Why precision must accompany passion

The second republican debate featured some memorable moments and statements from the 11 candidates. While Trump entertained, while Rubio, Christie and Carson were solid, and Bush showed a bit of increased energy, only one candidate stood out in my opinion – Carly Fiorina.

The highlight of her performance was an impassioned challenge to Hillary Clinton and President Obama to view the now famous Planned Parenthood videos.

“I dare Hillary Clinton, Barack Obama to watch these tapes, watch a fully formed fetus on the table, its heart beating, its legs kicking, while someone says we have to keep it alive to harvest its brain. This is about the character of our nation. And if we will not stand up and force President Obama to veto this bill, shame on us.”

I wholeheartedly agree with the sentiment of her statement. I am pro-life and believe Planned Parenthood’s actions to be both legally and morally deviant. Fiorina stood out among the other candidates for her passion on this issue. However, she also stood for her lack of precision in what she stated.

I’ve watched the videos, particularly the one in question. While Fiorina is correct in saying that practices represented in the video are actually occurring, her description does not take into account that the footage in the video is not of the event she is referencing. It is disturbing footage to be sure, but is added in order to provide a visual representation of the experience being described by a former employee of StemExpress while she was visiting a California Planned Parenthood clinic. That particular section of video was not footage from the undercover project. Florina also conveyed as a quote from that employee the following statement, “someone says we have to keep it alive to harvest its brain,” a statement not found in any dialogue on the video. The frustration for pro-life supporters like me is that Fiorina’s error provides an escape route for Planned Parenthood defenders to get off on a technicality.

This raises at least two important points regarding the interdependence of passion and precision.

  1. Proper research requires one to correctly cite their supporting source in both content and context.

Planned Parenthood defenders are right to point out the inaccuracy in Fiorina’s description. However, they are wrong to proceed as if Fiorina’s misspeak somehow dismisses the issue. What Fiorina described is in fact occurring every day, even if it technically did not occur in the way she described the particular portion of the video. This is like a convicted criminal being released on a technicality. Their guilt is not in question, but the process by which they were found guilty was flawed. Such is a miscarriage of justice, not a triumph. That the left is fixated on the technicality indicates a failure to either grasp or address the focus of what the videos are exposing.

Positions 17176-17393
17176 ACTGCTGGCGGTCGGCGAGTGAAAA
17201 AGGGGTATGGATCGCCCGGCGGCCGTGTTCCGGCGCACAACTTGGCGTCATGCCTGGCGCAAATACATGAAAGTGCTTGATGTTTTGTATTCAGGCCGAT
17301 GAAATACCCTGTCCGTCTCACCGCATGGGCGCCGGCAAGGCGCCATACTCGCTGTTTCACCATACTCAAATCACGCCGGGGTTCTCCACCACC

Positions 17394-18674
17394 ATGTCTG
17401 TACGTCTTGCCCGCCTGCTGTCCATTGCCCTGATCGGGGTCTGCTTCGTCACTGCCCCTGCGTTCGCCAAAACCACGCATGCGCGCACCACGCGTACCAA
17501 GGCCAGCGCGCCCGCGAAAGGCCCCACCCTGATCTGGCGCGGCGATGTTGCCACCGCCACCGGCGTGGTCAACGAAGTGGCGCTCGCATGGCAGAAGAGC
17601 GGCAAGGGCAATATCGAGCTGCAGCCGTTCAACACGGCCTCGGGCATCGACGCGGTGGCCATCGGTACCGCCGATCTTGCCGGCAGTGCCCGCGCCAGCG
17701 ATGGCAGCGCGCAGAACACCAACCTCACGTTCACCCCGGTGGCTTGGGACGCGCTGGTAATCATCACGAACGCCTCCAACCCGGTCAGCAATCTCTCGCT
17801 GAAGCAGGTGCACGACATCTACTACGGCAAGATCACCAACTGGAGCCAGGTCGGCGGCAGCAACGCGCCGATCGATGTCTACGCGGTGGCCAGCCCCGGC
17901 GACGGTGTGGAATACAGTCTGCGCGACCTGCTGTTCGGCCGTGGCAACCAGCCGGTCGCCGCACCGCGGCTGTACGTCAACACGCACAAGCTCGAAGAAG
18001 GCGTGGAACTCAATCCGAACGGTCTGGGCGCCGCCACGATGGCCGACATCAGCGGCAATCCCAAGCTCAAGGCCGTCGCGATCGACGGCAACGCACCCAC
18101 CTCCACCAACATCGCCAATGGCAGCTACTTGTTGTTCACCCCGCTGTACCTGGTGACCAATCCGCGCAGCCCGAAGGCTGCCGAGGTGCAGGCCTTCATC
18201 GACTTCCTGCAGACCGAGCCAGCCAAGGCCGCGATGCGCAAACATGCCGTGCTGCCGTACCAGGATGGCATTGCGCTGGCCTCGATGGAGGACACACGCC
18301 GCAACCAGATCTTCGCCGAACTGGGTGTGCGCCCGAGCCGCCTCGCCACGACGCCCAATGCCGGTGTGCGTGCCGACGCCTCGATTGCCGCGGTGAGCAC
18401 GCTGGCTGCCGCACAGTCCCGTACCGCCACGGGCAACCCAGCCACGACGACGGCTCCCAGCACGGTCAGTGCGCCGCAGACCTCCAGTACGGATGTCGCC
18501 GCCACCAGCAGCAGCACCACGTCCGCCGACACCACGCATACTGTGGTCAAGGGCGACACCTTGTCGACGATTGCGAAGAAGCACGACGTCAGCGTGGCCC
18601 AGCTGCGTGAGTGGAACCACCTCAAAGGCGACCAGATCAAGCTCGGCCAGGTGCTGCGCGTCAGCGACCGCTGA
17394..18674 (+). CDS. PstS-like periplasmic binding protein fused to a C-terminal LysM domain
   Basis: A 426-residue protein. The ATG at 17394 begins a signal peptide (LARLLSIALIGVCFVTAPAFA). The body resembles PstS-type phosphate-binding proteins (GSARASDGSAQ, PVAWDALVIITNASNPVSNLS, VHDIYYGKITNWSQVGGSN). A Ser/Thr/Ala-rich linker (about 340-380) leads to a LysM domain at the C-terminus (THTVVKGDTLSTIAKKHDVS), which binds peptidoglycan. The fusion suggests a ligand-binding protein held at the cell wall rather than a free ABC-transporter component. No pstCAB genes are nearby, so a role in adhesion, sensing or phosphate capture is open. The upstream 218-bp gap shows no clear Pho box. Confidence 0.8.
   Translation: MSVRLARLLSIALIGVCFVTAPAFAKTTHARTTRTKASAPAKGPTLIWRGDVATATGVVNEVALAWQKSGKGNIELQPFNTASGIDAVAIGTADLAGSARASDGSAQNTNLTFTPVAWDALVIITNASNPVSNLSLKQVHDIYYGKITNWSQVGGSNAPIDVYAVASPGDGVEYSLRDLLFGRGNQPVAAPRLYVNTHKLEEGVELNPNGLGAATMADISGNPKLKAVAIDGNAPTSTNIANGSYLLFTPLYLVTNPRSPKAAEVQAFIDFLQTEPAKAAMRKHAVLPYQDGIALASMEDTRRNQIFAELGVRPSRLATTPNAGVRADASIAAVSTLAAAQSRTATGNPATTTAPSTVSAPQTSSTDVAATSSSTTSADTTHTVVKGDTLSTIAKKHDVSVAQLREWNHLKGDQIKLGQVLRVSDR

1. That one misspeaks in the delivery of source material does not necessitate a collapse in the strength, accuracy, or importance of one’s overall position.

Fiorina’s defenders are correct to point out the atrocities of the videos, as well as to expose the inconsistencies and outright lies Planned Parenthood has spread in their efforts to bury the fact that they are engaged in the trafficking of human body parts, which are harvested from viable fetuses.  These facts alone should be enough override political talking points. However, Fiorina and her defenders are wrong to ignore that her description, as accurate as it may be in the overall narrative of this issue – being based on confirmed accounts by former and present Planned Parenthood personnel, is not directly and technically represented in the video she references. Her present failure to correct her description could weaken the impact of future statements. It also offers to her opponents, be they pundits, opposing candidates, or a media that continues to carry water for Planned Parenthood, the very misdirection needed to keep her and pro-lifers running defense over her technical error instead of running forward with her overall message, where she is most certainly correct.

As we stand up and speak out, may we endeavor to be as precise as we are passionate.

For information on the Planned Parenthood scandal, begin with the links below:










First Things highlights this situation as well – http://www.firstthings.com/blogs/firstthoughts/2015/09/fiorina-stumbles-onto-the-truth-the-media-ignores

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